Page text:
better go and leave the god to deal with him. He remained quite
silent. "Your personal habits would be nothing to me, sir," continued
Æolus, "if you were able to do your work and did not bring disgrace
on the department. But you neglect the office. You are unable to do
your work. And you do bring disgrace on the department. How long is
it since you remained away a day before?"

"I was detained down in Cumberland for one day, after my leave of

"Detained in Cumberland! I never tell a gentleman, Mr. Crocker, that
I do not believe him,--never. If it comes to that with a gentleman,
he must go." This was hard to bear; but yet Crocker was aware that
he had told a fib on that occasion in reference to the day's hunting.
Then Sir Boreas took up his pen and again had recourse to his paper,
as though the interview was over. Crocker remained standing, not
quite knowing what he was expected to do. "It's of no use your
remaining there," said Sir Boreas. Whereupon Crocker retired, and,
with his tail still between his legs, returned to his own desk.
Soon afterwards Mr. Jerningham was sent for, and came back with an
intimation that Mr. Crocker's services were no longer required, at
any rate for that day. When the matter had been properly represented
to the Postmaster-General, a letter would be written to him. The
impression made on the minds of Bobbin and Geraghty was that poor
Crocker would certainly be dismissed on this occasion. Roden, too,
thought that it was now over with the unfortunate young man, as
far as the Queen's service was concerned, and could not abstain
from shaking hands with the unhappy wretch as he bade them all a
melancholy good-bye. "Good afternoon," said Mr. Jerningham to him
severely, not condescending to shake hands with him at all.

But Mr. Jerningham heard the last words which the god had spoken
on the subject, and was not therefore called upon to be specially
soft-hearted. "I never saw a poor devil look so sick in my life,"
Æolus had said.

"He must have been very bad, Sir Boreas."

Æolus was fond of a good dinner himself, and had a sympathy for
convivial offences. Indeed for all offences he had a sympathy. No
man less prone to punish ever lived. But what is a man to do with
inveterate offenders? Æolus would tear his hair sometimes in dismay
because he knew that he was retaining in the service men whom he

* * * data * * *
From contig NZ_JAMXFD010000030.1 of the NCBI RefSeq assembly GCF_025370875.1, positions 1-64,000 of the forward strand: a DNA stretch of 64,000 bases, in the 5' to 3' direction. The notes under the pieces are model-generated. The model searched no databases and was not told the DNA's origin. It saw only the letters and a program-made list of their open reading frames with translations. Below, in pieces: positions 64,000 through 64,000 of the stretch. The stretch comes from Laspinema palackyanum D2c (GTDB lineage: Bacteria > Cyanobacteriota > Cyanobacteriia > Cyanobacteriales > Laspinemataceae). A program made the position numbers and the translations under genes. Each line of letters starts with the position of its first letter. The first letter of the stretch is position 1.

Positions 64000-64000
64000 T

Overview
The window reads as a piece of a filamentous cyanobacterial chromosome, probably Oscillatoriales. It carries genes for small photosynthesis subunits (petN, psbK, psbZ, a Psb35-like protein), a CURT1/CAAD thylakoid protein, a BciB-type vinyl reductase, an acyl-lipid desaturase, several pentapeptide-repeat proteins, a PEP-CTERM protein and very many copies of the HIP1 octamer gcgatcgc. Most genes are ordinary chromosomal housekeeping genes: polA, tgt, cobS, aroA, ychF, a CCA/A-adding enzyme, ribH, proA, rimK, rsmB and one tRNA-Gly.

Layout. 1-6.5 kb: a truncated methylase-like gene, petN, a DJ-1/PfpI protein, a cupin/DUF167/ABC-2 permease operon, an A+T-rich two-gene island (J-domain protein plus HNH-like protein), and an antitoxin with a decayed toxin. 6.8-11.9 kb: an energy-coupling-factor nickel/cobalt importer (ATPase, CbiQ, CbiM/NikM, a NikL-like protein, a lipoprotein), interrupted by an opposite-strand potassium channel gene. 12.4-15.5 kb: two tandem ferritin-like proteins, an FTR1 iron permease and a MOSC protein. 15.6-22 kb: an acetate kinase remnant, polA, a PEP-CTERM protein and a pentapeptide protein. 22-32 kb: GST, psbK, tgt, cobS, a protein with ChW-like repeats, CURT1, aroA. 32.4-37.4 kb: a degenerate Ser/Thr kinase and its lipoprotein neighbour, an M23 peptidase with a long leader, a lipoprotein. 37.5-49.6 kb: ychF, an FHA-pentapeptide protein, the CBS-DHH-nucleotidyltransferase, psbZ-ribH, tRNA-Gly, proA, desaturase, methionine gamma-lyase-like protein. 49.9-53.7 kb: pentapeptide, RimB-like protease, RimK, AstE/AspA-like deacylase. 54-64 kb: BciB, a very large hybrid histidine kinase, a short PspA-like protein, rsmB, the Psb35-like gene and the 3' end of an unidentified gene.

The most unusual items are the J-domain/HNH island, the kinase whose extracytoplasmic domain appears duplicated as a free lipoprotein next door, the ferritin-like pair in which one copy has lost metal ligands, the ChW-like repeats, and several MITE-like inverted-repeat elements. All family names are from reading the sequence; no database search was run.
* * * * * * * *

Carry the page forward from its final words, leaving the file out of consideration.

would have been bound to get rid of had he done his duty. "You had
better tell him to go home," said Æolus,--"for to-day, you know."

"And what then, Sir Boreas?"

"I suppose he'll sleep it off by to-morrow. Have a letter written to
him,--to frighten him, you know. After all, New Year's Day only does
come once a year." Mr. Jerningham, having thus received instructions,
went back to his room and dismissed Crocker in the way we have seen.
As soon as Crocker's back was turned Roden was desired to write the


   Your conduct in absenting yourself without leave from
   the office yesterday is of such a nature as to make
   it necessary for me to inform you, that should it be
   repeated I shall have no alternative but to bring your
   name under the serious consideration of my Lord the

   I am, sir,
   Your obedient servant,

   (Signed) BOREAS BODKIN.

In the same envelope was a short note from one of his brother clerks.


   You had better be here sharp at ten to-morrow. Mr.
   Jerningham bids me tell you.

   Yours truly,


Thus Crocker got through his troubles on this occasion.



On the day on which Crocker was going through his purgatory at the
Post Office, a letter reached Lady Kingsbury at Trafford Park, which
added much to the troubles and annoyances felt by different members
of the family there. It was an anonymous letter, and the reader,--who
in regard to such mysteries should never be kept a moment in
ignorance,--may as well be told at once that the letter was written
by that enterprising young lady, Miss Demijohn. The letter was
written on New Year's Day, after the party,--perhaps in consequence
of the party, as the rash doings of some of the younger members of
the Trafford family were made specially obvious to Miss Demijohn by
what was said on that occasion. The letter ran as follows:


   I conceive it to be my duty as a well-wisher of the family
   to inform you that your stepson, Lord Hampstead, has
   become entangled in what I think to be a dangerous way
   with a young woman living in a neighbouring street to

The "neighbouring" street was of course a stroke of cunning on the
part of Miss Demijohn.

   She lives at No. 17, Paradise Row, Holloway, and her name
   is Marion Fay. She is daughter to an old Quaker, who is
   clerk to Pogson and Littlebird, King's Court, Great Broad
   Street, and isn't of course in any position to entertain
   such hopes as these. He may have a little money saved, but
   what's that to the likes of your ladyship and his lordship
   the Marquis? Some think she is pretty. I don't. Now I
   don't like such cunning ways. Of what I tell your ladyship
   there isn't any manner of doubt. His lordship was there
   for hours the other day, and the girl is going about as
   proud as a peacock.

   It's what I call a regular Paradise Row conspiracy, and